CS61A Lab 13: MapReduce

Spring 2013

To get the files necessary for this lab (such as mr.py), let's copy the relevant lab files:

~ # cd
~ # cp -r ~cs61a/public_html/sp13/labs/lab13/lab13 .
~ # cd lab13

For this lab, we'll be using MapReduce, a programming paradigm developed by Google, which allows a programmer to process large amounts of data in parallel on many computers. Hadoop is an opensource implementation of the MapReduce design.

Any computation in mapreduce consists primarily of two components: the mapper and the reducer.

The mapper takes an input file, and outputs a series of key-value pairs, like:

age 29
name cecilia
job gradstudent
salary 42
In the above, the key-value pairs are:
(age -> 29), (name -> cecilia), 
(job -> gradstudent), (salary -> 42) 
The reducer takes the (sorted) output from the mapper, and outputs a single value for each key. The mapper's output will be sorted according to the key.

The entire MapReduce pipeline can be summarized by the following diagram:

Mapreduce Diagram

The MapReduce Pipeline

Your job will be to write the mapper and the reducer.

Example: Line-counting with Shakespeare and Unix

Let's see an example of using the MapReduce idea to count the number of lines in Shakespear's works.
On our servers, we happen to have all of Shakespeare's plays in text format. For instance, if you're so inclined, feel free to read a few phrases from 'Romeo and Juliet':

 # emacs ~cs61a/lib/shakespeare/romeo_and_juliet.txt & 
Or how about...'The Tempest'?
 # emacs ~cs61a/lib/shakespeare/the_tempest.txt & 
Anyways, we'd like to be able to count all the lines in all of his plays. Choose a Shakespeare play (say, the_tempest.txt) and copy it into your current directory by doing:
 # cp ~cs61a/lib/shakespeare/the_tempest.txt . 

To formulate this as a MapReduce problem, we need to define an appropriate mapper and reducer function.
One way to do this is to have the mapper create a key-value pair for every line in each play, whose key is always the word 'line', and whose value is always 1.
The reducer would then simply be a simple sum of all the values, as this picture illustrates:

Linecount example

Line-counting in MapReduce

Let's implement each feature (mapper, reducer) separately, then see how each piece fits together.

The Mapper: line_count.py

In your current directory should be a file line_count.py with the following body:


#!/usr/bin/env python3

import sys
from ucb import main
from mr import emit

def run():
    for line in sys.stdin:
        emit('line', 1)

line_count.py is the mapper, which takes input from stdin (i.e. 'standard in') and outputs one key-value pair for each line to stdout (i.e. 'standard out', which is typically the terminal output).
Let's try running line_count.py by feeding it the_tempest.txt. The question is, how do we give the_tempest.txt to line_count.py via stdin? We'll use the Unix pipe '|' feature (Note: the 'pipe' key '|' isn't lowercase 'L', it's (typically) Shift+Backslash): Note: You will probably have to tell Unix to treat line_count.py as an executable by issuing the following command:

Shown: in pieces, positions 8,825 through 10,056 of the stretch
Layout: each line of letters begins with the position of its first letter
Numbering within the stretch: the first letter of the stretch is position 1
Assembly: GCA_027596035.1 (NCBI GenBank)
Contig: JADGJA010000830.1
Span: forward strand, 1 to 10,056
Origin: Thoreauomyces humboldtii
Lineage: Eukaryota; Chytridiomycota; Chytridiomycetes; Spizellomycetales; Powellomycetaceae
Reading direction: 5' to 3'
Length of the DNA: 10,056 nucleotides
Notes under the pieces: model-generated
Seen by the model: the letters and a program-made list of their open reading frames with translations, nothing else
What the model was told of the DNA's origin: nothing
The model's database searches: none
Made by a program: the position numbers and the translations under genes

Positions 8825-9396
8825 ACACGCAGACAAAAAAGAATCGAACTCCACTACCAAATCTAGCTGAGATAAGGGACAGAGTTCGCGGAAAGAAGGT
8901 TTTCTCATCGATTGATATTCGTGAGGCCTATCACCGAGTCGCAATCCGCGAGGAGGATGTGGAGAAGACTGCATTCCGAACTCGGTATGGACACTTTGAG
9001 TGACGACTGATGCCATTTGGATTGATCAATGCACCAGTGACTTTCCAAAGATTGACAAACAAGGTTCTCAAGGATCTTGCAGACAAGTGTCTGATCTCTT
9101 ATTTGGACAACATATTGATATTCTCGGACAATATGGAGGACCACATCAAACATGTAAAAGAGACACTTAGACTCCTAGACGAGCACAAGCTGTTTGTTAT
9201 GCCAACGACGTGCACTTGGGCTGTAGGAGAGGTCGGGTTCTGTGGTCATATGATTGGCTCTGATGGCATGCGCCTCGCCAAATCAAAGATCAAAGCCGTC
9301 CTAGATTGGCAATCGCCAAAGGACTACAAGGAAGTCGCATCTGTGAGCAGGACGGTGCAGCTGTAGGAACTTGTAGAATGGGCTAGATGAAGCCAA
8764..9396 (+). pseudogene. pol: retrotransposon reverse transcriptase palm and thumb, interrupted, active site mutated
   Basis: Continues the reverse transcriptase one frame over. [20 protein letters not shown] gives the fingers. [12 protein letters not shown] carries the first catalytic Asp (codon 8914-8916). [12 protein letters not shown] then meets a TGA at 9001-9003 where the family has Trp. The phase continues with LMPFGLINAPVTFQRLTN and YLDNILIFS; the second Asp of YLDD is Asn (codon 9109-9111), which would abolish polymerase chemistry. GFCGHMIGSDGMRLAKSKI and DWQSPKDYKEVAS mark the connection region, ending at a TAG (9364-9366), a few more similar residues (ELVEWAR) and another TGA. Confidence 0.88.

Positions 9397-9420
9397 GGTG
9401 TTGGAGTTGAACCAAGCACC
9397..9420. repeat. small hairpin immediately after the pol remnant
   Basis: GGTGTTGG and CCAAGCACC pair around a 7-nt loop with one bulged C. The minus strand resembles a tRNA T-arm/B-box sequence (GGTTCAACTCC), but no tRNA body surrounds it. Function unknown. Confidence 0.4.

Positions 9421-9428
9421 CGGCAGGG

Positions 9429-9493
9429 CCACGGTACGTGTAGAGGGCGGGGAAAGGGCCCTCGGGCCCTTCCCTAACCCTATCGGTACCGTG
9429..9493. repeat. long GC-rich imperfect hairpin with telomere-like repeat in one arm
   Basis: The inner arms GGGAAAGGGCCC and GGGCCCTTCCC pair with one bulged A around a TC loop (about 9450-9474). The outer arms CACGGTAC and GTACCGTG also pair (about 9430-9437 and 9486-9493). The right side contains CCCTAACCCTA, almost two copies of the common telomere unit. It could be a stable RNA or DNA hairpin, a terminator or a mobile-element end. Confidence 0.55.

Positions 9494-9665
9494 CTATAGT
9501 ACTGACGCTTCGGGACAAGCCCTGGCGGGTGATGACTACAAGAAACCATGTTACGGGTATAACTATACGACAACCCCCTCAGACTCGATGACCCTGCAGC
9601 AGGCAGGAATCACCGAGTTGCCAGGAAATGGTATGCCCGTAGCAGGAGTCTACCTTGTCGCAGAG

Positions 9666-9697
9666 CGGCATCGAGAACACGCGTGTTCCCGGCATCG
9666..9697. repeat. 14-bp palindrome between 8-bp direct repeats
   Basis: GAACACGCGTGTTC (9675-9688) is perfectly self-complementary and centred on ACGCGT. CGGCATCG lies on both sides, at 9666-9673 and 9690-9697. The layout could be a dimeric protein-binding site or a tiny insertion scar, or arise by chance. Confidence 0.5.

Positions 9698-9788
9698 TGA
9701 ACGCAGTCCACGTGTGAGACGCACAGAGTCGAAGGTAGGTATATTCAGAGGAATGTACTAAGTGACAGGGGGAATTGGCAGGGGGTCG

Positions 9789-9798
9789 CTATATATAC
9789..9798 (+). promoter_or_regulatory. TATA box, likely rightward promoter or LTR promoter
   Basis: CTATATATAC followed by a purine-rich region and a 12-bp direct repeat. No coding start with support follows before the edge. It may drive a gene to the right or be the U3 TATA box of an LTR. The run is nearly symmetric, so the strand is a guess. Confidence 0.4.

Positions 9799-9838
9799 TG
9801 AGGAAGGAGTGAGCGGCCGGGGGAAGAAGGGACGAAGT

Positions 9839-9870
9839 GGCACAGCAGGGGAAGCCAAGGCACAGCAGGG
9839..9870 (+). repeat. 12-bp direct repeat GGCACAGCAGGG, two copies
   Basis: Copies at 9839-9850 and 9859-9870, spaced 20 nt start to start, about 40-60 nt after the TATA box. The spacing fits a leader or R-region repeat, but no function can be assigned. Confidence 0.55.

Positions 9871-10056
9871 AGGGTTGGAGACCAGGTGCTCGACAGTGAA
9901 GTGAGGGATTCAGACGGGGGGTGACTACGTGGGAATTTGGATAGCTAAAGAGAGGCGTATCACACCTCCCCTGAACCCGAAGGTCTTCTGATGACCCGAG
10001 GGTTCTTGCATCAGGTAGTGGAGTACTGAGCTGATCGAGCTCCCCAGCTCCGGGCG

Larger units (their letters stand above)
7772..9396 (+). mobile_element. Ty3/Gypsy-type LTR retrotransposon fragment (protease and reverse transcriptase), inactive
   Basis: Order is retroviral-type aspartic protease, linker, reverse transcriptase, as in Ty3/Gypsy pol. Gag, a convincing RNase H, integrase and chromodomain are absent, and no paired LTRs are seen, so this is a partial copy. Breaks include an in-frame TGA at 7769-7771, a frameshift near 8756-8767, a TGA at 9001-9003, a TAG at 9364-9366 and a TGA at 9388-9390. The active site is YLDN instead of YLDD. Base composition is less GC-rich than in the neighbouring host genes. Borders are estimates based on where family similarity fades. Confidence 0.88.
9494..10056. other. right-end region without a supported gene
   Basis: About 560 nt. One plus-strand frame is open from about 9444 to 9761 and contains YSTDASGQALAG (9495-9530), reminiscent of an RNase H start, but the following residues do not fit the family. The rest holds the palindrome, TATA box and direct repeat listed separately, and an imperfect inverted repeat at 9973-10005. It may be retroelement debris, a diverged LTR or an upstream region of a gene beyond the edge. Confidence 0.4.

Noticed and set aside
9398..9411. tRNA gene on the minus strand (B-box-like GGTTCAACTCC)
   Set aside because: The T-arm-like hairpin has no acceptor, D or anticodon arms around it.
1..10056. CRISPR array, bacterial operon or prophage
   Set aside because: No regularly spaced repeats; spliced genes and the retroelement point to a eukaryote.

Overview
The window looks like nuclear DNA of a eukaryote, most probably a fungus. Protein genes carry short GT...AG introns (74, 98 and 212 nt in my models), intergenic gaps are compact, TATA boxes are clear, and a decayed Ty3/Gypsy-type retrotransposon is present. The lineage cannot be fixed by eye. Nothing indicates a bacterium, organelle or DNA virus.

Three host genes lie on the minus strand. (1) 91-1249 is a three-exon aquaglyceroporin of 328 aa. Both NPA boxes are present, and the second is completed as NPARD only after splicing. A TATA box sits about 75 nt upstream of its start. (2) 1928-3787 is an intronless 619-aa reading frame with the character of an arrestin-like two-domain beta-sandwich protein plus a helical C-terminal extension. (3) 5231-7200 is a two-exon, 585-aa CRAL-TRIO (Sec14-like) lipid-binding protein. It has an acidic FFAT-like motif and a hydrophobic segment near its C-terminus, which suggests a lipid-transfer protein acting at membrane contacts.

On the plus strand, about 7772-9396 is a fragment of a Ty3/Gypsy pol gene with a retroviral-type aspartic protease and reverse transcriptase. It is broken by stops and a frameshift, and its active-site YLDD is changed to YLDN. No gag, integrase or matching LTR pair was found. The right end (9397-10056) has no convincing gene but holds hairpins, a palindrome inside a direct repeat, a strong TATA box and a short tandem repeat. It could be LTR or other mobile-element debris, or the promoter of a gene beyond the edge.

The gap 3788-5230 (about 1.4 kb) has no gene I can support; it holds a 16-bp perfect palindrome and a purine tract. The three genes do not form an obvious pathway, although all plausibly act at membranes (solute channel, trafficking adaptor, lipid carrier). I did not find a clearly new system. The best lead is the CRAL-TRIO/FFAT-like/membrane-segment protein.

# chmod +x line_count.py 
Once you've made line_count.py executable, type in the following command:
 # cat the_tempest.txt | ./line_count.py 
Recall that the cat program will display the contents of a given file to stdout.
If you've completed line_count.py correctly, your terminal output should be full of key-value pairs, looking something like:
'line' 1
'line' 1
'line' 1
'line' 1
What pipe-ing does in Unix is take the output of one program (in this case, the cat program), and 'pipe' it into the input to another program (typically via stdin). This technique of pipe-ing programs together is ubiquitous in Unix-style programming, and is a sign of modular programming. The idea is: if you can write modular programs, then it will be easy to accomplish tasks by chaining together multiple programs. We'll do more with this idea in a moment.

The Reducer: sum.py

In your current directory should be the file sum.py. The body of this file should be:


#!/usr/bin/env python3

import sys
from ucb import main
from mr import values_by_key, emit

def run():
    for key, value_iterator in values_by_key(sys.stdin):
        emit(key, sum(value_iterator))

This is the reducer, which reads in sorted key-value pairs from stdin, and outputs a single value for each key. In this case, sum.py will return the sum of all the values for a given key. In other words, the reducer is reducing the values of a given key into a single value.
The emit procedure takes in two arguments: a key, and a reduced_value, and performs the necessary bookkepping so that Hadoop is aware that we are combining all key-value pairs from the mapper (here, stdin) with the key key into the single value reduced_value.
For the purposes of this simple line-counter, since the mapper only returns one type of key ('line'), the reducer will also only return one value - basically the total number of key-value pairs.

Putting it all together

Now that we have the mapper and the reducer defined, let's put it all together in the (simplified) MapReduce framework:

map sort reduce

The MapReduce Flow

Note: You will probably have to tell Unix to treat sum.py as an executable by issuing the following command:

 # chmod +x sum.py 
Once you've done this, issue the following Unix command:
 # cat the_tempest.txt | ./line_count.py | sort | ./sum.py 
Notice that we're using the Unix program sort, which is a 'built-in' Unix program. As you'd expect, sort will, given a file, sort the lines of the file - by default, it will sort it alphabetically.
Take a moment and make sure you understand how the above Unix command is exactly the MapReduce framework (Map -> Sort -> Reduce). What's neat is that, in a very simple manner, we executed the MapReduce idea of using mappers and reducers to solve a problem. However, the main benefit of using the MapReduce idea is to take advantage of distributed computing - don't worry, we'll do that soon!


Question 1

Use the MapReduce framework (i.e. Map -> Sort -> Reduce) to count the number of times the following (common) words occur:

A question to ponder is: will you need to create a new mapper, a new reducer, or both?

MapReduce with Hadoop